Both museums are located in Sofia Palace dating back to the 19th century. It is a Turkish administrative building that was remodeled into a palace. It has been a heritage site since 1978.
Even though the exhibitions that I saw are not active anymore, the building itself is a very interesting space to explore.
I was one of the few visitors that day, but perhaps everyone was preparing for the exhibition opening that night – The Highlights of Croatian Art – 20th and 21st century. They simply must have known that I would be in town that day to see my people’s art.
As soon as you walk into the building you notice the beautiful glass windows in the staircase.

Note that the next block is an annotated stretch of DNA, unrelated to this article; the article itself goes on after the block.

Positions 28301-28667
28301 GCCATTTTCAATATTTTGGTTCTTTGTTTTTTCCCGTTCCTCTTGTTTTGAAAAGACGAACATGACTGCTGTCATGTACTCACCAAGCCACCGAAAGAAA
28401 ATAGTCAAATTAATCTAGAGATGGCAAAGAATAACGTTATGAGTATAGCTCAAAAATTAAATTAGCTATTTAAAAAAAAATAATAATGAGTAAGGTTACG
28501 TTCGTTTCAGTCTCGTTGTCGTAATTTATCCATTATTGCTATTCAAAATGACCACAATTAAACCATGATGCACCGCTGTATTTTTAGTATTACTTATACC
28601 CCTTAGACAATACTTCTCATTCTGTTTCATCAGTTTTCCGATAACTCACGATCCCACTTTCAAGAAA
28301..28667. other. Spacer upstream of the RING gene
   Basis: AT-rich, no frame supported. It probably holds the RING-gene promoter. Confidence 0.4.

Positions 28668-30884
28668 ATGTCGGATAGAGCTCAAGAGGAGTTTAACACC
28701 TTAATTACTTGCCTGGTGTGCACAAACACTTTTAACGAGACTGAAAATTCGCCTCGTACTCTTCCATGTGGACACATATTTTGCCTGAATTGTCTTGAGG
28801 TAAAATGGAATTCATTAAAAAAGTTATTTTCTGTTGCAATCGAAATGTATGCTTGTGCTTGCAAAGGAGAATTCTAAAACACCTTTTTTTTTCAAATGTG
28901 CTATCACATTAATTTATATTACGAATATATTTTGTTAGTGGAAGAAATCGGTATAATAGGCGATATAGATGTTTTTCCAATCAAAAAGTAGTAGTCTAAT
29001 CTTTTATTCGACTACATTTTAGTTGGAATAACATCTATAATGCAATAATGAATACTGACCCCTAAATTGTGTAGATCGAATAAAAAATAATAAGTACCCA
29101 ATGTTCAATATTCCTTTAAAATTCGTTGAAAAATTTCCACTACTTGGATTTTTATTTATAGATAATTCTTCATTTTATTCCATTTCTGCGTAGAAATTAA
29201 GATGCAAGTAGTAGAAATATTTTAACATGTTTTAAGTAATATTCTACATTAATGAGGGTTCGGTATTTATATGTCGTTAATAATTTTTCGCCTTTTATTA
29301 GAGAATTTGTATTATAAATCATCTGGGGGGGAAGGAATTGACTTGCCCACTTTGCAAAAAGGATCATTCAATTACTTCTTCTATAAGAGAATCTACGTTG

On the ground floor was an excellent exhibition of B&W photography by the family Karastoyanovs. It was a great introduction to Bulgarian history and folklore, with a big focus on the destruction of war. There was also a short documentary about the family and its most prominent members.
Upper floor was designated for paintings and a few modern installations in the most lavish space of the entire building.
Across the hall is the entrance to a small collection of the Ethnographic Museum. Unfortunately a lot of the artifacts got destroyed in the fire during the Second World War.
From all the things on display I was mostly excited about the clothes, its craftsmanship and the meaning behind its elements.
For anyone not familiar with Balkan traditions, it would be a nice little introduction to visit this museum.